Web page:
Hydropower provided Canada with approximately 61 per cent of the country’s total annual electricity generation and represents more than half of its total generation capacity. The 2023 Canadian Budget introduces a Clean Electricity Investment Tax Credit, which is a 15 per cent refundable tax credit for eligible investments in non-emitting electricity generation systems including hydropower (regardless of scale) and PSH, with new projects and refurbishment of existing projects to be eligible.  

The Keeyask power plant in Manitoba (695 MW), the last two of seven generating units were placed in service and the Romaine 4 power plant (245 MW) in Québec reached completion. The last unit came on-line, completing the commissioning of the four-plant cascade system, totalling its generation capacity to 1,550 MW.  

The Champlain Hudson Power Express is a ground breaking high-voltage direct current underwater and underground power cable project that will transfer 10.4 TWh of hydropower from Québec to New York City, expected to be commissioned in 2026.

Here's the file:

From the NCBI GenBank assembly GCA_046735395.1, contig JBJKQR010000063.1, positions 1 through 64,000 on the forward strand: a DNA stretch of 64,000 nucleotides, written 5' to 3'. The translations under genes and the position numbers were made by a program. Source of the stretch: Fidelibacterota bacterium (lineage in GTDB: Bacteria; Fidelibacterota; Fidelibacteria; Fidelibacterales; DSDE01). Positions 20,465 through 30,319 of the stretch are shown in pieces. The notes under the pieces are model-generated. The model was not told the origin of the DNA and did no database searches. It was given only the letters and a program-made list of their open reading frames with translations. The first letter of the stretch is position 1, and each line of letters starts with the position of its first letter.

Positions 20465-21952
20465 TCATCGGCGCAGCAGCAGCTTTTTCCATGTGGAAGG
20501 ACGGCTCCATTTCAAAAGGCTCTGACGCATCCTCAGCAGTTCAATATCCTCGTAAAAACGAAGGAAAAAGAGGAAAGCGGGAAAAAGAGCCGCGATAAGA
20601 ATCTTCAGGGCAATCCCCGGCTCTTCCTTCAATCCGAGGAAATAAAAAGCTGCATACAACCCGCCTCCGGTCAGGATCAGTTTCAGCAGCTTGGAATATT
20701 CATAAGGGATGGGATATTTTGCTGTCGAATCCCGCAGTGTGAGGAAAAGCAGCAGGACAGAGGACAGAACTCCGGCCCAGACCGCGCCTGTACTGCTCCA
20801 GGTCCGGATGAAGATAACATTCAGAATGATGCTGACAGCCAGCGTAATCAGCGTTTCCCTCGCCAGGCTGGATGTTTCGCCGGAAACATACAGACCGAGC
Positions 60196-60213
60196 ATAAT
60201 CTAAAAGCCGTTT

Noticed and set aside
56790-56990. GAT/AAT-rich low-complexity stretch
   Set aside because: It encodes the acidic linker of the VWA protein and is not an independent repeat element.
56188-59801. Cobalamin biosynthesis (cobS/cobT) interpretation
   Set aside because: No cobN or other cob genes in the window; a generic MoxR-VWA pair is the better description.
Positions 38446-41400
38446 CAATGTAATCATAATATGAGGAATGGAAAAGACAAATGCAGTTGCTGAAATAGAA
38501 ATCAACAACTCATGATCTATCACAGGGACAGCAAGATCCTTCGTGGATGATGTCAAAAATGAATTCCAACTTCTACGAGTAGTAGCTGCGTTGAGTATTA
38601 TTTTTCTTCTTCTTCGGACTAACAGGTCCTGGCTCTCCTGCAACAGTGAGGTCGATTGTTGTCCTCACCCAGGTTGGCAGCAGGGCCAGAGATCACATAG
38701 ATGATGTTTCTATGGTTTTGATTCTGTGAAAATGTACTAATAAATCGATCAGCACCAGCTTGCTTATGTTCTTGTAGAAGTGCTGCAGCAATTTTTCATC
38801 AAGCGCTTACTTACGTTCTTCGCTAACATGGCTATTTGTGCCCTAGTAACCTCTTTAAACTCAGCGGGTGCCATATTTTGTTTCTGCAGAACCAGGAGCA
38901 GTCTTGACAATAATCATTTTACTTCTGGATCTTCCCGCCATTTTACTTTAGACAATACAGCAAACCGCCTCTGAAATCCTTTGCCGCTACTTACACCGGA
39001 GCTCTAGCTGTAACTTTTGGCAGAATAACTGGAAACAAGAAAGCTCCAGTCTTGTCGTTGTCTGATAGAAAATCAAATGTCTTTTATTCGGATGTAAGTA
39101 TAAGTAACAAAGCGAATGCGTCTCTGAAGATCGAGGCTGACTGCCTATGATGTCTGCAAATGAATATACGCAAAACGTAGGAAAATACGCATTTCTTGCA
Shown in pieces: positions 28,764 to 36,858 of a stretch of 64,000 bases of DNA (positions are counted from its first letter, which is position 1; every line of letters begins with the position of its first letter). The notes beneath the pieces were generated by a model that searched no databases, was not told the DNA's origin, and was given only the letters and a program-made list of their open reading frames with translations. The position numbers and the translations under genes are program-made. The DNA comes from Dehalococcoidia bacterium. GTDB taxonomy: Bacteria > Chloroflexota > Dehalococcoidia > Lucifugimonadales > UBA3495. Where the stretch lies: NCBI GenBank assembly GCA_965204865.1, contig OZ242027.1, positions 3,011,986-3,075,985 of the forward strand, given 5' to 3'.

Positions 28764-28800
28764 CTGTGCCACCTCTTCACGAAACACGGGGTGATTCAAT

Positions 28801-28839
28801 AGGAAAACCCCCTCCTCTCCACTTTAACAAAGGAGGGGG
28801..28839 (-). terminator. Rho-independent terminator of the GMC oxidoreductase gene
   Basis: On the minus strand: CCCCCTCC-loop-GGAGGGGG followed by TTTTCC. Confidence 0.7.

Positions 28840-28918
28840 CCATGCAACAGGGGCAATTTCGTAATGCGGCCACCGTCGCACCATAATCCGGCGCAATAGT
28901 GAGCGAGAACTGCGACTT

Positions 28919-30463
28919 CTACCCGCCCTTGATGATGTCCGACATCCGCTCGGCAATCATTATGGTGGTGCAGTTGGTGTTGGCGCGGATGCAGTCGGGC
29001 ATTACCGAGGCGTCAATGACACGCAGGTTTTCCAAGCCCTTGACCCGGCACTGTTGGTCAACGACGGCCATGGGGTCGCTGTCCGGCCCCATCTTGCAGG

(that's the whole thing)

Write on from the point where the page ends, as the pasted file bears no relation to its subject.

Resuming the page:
Canadian TC Energy Corporation is the owner and developer of two pumped hydropower storage projects. The Ontario Pumped Storage Project (1 GW) is expected to become operational in 2030 and will create more than 3,800 jobs. Alberta will host TC Energy’s other project, the 75 MW Canyon Creek Pumped Hydro Energy Storage Project, which will provide up to 37 hours of on-demand, flexible, clean energy and ancillary services to the electricity grid.

Newfoundland and Labrador Hydro have proposed to expand the 604 MW Bay d'Espoir hydroelectric generating station, which began operating more than 50 years ago and includes seven generating units in two powerhouses.

In British Columbia, construction of the 1.1 GW Site C hydro project in Peace River, is ongoing, with the installation of the first turbine runner in 2022 and is expected to be operational in 2025.